GEORGE WASHINGTON

HOW HE CROAKED

Brief Bio

FIRST PRESIDENT OF THE UNITED STATES


Born: Westmoreland County, Virginia

February 22nd, 1732


Died: Mount Vernon, Virginia

December 14th, 1799


67 years old

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Significance

George Washington is one of the largest name in American history. During his life time he accomplished many great things. One example would be become the first president, even though he was unanimously chose, because the people seen him as a great father figure for this country. He also was general for Americans in the revolutionary war and was elected the head of the Continental Congress in 1774.

Timeline of his Ingury

For a long time Washington had several different infections in his mouth, causing him to loose all his teeth and making him have to eat baby food because he could no longer chew.


December 14, 1799: Washington woke up that morning gasping for air and could not seem to breathe. A doctor came and performed bloodletting and blister-beetles.


Later that day: Washington had no signs of getting any better so the doctors near met up and continued giving him the basic treatments of bloodletting and blister-beetles. They also tried giving him calomel and tartar emetic which made Washington puke and poop instantly and continuously.


Late that night: Washington died at the age of 67.

Disease

During Washington's time, no one practiced proper hygiene. Over time peoples teeth would rot to the point were they would fall out. This was very painful and most people did not have access to medical care so they would have to just suffer through the process of losing their teeth. Since Washington was the president, he had access to medical care, but it was not the best. For a while Washington suffered through the pain not needing a doctor. He wore dentures, but he wouldn't eat and could barely talk with them in. One morning Washington woke up gasping for air in pain. His wife, Martha, and his secretary sent for a doctor. In the mean time they gave him molasses, vinegar, and butter to try to open his throat up. They also soaked a rag in smelling salt and put it on his neck. This was suppose to help bring down the swelling. Once Martha and his secretary got some help they practiced bloodletting which I steadying of helping Washington only made him worse because it made him weaker. After a couple of times of bloodletting Washington still wasn't feeling better so they had to perform the blister-beetle treatment, where they crushed up poisonous beetles and rubbed them on his neck, which cause hustlers filled with pus and they drained them hoping it would relieve some of the pain from Washington. At this point Washington became weak and could no longer continue with the pain and told them to let him go but they continued performing the bloodletting method and the blister-beetle treatment. He died later that night.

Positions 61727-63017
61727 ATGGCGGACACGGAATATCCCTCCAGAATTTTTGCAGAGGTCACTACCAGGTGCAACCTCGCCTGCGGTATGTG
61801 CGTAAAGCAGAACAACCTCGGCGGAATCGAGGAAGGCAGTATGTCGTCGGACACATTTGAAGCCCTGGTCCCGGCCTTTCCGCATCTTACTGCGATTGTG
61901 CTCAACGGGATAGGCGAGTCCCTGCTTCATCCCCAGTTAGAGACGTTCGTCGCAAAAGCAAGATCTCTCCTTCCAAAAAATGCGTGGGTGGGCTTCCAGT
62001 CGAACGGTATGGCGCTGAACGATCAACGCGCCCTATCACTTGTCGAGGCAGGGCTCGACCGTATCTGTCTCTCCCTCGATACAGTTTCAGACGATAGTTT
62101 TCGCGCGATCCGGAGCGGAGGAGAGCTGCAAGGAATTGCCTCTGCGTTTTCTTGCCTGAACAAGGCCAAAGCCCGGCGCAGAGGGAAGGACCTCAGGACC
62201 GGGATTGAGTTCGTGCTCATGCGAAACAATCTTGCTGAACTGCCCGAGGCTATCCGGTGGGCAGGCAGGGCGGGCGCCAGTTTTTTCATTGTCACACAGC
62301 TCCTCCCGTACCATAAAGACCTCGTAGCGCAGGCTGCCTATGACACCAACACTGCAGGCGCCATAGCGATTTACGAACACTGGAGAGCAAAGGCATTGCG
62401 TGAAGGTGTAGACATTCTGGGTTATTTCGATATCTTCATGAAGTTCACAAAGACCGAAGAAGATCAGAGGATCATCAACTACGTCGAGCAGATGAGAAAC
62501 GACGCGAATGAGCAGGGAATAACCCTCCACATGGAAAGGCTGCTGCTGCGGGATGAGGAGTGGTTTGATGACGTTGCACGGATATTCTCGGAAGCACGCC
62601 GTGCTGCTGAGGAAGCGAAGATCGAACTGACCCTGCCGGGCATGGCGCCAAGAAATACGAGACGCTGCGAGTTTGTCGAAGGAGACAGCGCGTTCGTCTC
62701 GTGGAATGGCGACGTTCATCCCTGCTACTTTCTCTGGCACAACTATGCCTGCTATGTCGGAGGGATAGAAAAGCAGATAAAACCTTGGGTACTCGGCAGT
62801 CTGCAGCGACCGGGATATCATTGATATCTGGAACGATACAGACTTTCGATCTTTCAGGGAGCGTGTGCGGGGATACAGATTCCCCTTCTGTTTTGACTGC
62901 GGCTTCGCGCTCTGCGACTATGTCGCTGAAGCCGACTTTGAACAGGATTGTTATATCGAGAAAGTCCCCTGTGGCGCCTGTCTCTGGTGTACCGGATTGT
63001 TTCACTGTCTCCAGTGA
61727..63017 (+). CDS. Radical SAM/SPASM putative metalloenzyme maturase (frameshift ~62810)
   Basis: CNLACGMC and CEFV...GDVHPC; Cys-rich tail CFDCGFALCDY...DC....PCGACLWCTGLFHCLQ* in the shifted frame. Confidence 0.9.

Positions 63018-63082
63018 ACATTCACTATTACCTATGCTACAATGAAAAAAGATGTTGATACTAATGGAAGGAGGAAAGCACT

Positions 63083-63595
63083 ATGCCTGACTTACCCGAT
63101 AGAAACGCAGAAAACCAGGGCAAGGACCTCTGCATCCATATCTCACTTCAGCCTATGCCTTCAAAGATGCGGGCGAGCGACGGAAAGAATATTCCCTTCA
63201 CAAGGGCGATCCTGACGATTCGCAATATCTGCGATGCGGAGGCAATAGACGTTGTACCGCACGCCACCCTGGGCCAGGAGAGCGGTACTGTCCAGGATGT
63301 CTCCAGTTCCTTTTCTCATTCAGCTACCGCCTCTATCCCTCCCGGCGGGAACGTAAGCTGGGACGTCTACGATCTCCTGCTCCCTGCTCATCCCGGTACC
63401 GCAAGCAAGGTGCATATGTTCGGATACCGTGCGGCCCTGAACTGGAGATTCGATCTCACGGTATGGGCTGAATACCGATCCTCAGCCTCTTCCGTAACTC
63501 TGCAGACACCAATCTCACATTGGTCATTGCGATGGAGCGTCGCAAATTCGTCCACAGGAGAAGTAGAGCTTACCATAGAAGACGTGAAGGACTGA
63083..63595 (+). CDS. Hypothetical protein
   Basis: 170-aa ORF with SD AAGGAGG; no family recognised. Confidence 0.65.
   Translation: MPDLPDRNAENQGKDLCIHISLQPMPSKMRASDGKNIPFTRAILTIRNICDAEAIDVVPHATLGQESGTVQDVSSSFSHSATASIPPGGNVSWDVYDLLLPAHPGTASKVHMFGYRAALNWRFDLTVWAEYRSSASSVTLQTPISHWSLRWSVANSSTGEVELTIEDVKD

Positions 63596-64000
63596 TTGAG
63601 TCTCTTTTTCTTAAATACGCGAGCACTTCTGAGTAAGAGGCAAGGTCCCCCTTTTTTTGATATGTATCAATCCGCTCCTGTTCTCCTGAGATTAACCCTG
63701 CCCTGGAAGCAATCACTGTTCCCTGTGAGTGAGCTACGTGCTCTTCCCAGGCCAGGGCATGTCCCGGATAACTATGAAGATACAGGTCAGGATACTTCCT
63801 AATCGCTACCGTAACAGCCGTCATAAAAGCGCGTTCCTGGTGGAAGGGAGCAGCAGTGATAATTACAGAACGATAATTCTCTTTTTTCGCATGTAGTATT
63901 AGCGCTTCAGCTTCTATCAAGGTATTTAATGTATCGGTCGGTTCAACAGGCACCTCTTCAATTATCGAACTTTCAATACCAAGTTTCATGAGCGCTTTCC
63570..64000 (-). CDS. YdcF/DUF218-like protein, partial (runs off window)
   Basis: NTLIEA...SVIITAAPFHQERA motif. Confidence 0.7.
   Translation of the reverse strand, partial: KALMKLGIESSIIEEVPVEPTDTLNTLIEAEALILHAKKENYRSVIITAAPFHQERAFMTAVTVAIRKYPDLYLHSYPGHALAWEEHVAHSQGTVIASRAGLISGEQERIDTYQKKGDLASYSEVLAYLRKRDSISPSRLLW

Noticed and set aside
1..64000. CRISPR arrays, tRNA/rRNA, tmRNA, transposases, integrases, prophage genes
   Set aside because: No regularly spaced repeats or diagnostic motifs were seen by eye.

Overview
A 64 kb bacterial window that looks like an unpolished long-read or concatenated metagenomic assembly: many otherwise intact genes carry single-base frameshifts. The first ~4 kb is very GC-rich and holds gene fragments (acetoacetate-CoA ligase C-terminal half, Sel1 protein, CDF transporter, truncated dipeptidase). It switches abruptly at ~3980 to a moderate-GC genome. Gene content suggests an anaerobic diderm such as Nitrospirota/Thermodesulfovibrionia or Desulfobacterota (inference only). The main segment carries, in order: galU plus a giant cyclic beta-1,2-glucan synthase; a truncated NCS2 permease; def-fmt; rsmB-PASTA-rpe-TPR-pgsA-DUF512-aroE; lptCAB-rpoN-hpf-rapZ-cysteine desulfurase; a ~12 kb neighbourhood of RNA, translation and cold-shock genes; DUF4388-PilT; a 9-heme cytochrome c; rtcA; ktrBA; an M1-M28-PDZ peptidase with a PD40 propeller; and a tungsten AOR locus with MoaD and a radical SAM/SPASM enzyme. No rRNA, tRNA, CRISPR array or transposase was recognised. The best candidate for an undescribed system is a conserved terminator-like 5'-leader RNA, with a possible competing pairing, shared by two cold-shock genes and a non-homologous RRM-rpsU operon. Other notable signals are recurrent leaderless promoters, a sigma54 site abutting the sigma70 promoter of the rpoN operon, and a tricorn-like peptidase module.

Medicine/ Treatments: How it was Treated then and Now

Then:

- bloodletting

- made him drink molasses, vinegar, and butter

- wrapped a rag soaked in smelling salt around his neck

- blister-beetle treatment: crushed up poisonous beetles and rubbed them on his neck, which created blisters that the doctor would pop and drain the pus from

- wheat-bran poultices

- calomel

- tartar emetic

Now:

- hospitalization is required and antibiotics are given to help the person breath

Vocabulary

carbuncles: A type of skin infection that involves hair follicles; forms lumps under the skin filled with pus


surveyor: A person who surveys usually people who survey the land.


poultices: soft moist material that was applied to body parts to relieve soreness and inflammation


epiglottitis: an infection on the flap of skin at the back of the tongue that protects your windpipe


calomel: a chemical that causes someone to throw up